SBIR Phase I: Signing Science for Kids
This Small Business Innovation Research (SBIR) Phase I project aims to addresses the need for improved science literacy and knowledge of young deaf children by producing an e-book series on STEM topics with American Sign Language (ASL) translations. Each e-book will focus on a specific topic and include three original related sub-topic stories. Each story will be accompanied by: 3 interactive learning games (9 in total) that foster developmentally appropriate critical thinking skills with scientific applications; study questions accessible on each screen that provoke further thought and investigation, and recommended experiments to do at home or in the classroom. The topic area chosen for the Phase I e-book is Weather, and the stories will focus on Wind, Temperature, and Rain/Clouds/Rainbows. These e-books will contain options to view the story content in ASL (video), as well as English text and audio. All science terminology will be viewable individually as a sign video clip. All instructions within the e-books will include ASL video translations with voice-over. A Dictionary, accessible through any of the screens, will enable users to read, play ASL video of, and print graphics of the signs and concepts related to all of the scientific vocabulary used in the e-book. The broader impact of the ASL-translated STEM e-book series is increased knowledge and reading achievement scores of deaf children through the use of these assistive materials. Reading achievement scores of deaf children usually fall far short of those of hearing children with comparable abilities because English is a second language for deaf children (ASL being their primary language). While many deaf students may not understand a sentence in print, they may understand it perfectly if it is presented in ASL. Incorporation of ASL into science content positively impacts on reading achievement and information retention. A major reason deaf people frequently have limited knowledge of science and are underrepresented in science, technology, engineering, and mathematics (STEM) fields is that much formal scientific information is not in accessible formats. In fact, nearly all scientific information currently available is audio and text-based and without interpretation into sign language. By starting with young children, we can stimulate early interest in STEM fields. This product will be tremendously useful to teachers, parents, speech/language pathologists, etc. who have a need to support understanding of early science instructional materials, and particularly STEM terminology and symbols, with ASL signs for purposes of literacy improvement and curriculum enhancement.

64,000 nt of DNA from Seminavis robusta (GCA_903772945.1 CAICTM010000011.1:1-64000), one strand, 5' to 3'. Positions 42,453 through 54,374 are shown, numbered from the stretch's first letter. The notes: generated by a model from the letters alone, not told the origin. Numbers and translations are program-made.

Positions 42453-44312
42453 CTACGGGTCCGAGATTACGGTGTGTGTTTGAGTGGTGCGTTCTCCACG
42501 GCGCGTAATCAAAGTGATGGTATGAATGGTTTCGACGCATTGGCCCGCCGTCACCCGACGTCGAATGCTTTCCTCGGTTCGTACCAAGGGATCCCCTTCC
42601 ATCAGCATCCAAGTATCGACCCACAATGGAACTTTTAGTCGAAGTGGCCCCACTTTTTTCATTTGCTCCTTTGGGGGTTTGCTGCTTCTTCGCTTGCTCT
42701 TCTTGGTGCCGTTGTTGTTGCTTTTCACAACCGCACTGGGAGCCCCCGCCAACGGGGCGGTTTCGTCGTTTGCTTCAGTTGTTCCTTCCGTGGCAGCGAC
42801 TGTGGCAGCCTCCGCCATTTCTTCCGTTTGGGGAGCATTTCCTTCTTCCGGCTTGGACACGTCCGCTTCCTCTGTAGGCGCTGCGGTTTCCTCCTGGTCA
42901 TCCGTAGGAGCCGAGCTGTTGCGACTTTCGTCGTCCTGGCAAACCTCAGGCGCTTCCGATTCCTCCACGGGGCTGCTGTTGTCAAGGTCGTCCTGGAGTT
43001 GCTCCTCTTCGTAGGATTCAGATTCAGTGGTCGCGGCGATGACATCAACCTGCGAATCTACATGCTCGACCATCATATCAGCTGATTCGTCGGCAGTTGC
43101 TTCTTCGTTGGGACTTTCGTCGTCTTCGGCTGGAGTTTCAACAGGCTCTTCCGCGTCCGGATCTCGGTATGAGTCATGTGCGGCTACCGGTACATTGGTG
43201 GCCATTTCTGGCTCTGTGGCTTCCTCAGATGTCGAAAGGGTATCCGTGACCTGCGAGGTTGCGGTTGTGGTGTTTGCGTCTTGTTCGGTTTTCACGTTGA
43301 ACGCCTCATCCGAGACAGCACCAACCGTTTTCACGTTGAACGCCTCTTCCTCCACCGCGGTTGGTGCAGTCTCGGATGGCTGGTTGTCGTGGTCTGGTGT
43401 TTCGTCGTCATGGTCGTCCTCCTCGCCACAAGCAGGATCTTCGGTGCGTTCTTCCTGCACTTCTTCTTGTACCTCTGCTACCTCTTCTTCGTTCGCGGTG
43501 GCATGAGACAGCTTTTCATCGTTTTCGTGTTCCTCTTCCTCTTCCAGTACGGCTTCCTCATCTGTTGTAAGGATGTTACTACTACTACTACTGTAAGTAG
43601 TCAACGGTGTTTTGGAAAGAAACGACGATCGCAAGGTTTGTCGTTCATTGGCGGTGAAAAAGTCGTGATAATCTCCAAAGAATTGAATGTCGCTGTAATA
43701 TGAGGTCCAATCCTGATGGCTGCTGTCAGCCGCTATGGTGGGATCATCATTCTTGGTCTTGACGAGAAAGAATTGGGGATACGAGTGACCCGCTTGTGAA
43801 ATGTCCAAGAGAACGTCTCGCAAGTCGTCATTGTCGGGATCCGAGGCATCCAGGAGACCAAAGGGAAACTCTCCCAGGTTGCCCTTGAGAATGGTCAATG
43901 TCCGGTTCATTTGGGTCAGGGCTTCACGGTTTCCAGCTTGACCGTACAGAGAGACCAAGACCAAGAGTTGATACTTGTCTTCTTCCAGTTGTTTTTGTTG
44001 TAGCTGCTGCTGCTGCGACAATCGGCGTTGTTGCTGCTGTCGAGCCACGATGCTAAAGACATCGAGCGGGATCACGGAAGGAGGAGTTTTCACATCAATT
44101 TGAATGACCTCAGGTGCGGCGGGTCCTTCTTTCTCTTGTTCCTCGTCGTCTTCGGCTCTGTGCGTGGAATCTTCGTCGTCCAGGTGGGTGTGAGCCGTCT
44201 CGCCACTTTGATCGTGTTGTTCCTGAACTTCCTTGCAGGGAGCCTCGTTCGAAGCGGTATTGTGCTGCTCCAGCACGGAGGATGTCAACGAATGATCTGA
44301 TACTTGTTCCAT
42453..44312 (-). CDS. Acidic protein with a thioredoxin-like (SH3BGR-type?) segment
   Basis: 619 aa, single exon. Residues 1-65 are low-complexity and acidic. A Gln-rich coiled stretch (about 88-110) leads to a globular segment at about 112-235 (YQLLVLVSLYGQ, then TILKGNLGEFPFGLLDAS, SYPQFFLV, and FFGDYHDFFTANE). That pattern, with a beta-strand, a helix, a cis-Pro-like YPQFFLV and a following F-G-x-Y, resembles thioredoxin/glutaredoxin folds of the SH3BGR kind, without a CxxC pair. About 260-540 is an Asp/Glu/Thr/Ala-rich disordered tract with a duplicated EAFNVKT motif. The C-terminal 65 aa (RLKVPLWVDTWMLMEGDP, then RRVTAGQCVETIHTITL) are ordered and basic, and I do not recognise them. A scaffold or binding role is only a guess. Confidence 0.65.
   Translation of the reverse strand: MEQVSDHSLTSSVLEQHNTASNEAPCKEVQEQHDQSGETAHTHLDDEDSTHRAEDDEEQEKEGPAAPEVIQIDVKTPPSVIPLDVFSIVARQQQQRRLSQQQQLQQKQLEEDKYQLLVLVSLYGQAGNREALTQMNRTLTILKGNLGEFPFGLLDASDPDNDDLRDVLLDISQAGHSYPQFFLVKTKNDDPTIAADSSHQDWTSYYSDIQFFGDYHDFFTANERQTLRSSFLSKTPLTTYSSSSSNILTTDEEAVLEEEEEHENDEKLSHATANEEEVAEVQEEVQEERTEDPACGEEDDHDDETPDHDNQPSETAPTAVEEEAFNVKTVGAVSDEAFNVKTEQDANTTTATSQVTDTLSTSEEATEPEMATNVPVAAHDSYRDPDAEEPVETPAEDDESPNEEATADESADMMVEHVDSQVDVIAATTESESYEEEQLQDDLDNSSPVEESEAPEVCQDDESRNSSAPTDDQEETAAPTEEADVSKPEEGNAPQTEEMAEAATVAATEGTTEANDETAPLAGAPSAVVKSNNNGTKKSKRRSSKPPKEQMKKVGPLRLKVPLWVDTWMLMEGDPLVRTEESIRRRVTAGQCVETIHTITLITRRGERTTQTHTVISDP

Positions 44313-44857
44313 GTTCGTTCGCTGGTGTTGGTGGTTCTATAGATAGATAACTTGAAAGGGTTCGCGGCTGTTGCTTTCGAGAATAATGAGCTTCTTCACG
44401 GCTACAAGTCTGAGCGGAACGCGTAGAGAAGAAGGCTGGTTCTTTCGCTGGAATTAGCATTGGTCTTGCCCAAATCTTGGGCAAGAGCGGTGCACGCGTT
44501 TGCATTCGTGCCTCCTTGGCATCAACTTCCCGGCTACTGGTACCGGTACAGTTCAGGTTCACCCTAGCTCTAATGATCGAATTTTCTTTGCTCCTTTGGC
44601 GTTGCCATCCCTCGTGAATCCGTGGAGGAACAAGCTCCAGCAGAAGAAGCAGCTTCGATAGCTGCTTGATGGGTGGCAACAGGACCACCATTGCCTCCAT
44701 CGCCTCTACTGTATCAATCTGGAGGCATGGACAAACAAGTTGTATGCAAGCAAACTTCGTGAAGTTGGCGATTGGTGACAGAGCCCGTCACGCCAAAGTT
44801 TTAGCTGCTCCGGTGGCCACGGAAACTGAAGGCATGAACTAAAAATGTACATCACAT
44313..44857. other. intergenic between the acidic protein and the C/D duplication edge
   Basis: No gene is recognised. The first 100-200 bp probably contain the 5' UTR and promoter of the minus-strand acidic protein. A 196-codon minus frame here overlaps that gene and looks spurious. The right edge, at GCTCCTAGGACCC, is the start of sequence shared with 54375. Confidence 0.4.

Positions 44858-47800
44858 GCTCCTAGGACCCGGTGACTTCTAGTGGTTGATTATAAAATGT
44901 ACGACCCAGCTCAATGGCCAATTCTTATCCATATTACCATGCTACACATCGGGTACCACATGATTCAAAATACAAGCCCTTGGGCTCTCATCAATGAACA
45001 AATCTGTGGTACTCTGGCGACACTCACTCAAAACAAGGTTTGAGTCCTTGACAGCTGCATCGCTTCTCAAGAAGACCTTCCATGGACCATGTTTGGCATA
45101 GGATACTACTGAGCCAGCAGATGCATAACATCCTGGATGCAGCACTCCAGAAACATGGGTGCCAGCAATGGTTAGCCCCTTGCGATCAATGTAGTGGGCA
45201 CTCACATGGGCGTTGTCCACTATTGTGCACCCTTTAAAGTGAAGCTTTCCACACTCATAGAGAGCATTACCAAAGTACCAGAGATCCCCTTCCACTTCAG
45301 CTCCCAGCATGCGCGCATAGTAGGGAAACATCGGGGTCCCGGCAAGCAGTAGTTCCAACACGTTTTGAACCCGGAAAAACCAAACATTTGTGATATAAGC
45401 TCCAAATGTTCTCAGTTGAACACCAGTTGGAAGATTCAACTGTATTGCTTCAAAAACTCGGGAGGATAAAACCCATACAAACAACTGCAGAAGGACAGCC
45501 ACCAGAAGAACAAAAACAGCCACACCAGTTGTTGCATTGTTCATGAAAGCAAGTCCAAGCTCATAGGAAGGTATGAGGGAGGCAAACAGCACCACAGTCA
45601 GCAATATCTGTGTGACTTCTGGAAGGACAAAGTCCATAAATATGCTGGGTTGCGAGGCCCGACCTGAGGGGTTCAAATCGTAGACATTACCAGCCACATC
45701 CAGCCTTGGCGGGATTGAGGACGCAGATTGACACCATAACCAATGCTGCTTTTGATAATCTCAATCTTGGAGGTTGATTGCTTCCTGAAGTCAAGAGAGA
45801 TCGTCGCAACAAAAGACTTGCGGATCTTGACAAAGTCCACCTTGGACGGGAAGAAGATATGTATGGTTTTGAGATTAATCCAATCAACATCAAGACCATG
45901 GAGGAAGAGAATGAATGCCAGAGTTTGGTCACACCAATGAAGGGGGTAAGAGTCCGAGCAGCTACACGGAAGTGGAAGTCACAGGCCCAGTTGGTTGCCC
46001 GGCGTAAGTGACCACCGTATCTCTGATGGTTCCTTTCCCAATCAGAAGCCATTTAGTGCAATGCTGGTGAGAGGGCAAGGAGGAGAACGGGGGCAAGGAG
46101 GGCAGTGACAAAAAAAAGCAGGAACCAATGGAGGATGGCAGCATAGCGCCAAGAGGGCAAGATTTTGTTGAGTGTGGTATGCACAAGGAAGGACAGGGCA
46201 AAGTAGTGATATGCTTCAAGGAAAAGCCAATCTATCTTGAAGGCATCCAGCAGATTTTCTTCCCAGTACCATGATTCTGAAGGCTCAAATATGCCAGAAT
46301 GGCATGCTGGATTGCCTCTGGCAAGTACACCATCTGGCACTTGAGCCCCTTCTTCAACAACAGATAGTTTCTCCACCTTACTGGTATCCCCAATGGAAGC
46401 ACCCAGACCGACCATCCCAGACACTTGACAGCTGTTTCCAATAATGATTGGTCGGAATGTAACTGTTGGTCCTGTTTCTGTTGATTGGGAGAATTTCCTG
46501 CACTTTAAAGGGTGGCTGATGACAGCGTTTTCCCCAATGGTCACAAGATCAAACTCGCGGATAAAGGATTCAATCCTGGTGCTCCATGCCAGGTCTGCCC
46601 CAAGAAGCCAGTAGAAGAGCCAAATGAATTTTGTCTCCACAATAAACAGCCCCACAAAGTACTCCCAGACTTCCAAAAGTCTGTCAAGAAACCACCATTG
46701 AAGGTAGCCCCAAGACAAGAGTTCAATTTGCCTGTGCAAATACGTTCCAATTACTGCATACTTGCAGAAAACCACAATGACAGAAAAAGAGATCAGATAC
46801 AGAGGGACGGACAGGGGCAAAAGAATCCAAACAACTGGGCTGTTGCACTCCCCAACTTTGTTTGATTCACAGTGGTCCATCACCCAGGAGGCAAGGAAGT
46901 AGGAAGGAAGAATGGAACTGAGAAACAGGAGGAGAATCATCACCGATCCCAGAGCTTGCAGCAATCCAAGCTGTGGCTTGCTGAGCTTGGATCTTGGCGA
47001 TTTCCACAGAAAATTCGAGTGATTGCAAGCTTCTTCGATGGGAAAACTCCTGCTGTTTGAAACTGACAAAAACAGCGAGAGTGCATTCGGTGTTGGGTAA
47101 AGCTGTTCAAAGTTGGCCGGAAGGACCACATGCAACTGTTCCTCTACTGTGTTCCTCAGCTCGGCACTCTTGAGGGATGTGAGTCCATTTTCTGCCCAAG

Small Business Information at Submission:
Institute for Disabilities Research and Training, Inc.
11323 Amherst Avenue silver spring, MD 20902-4695
Number of Employees: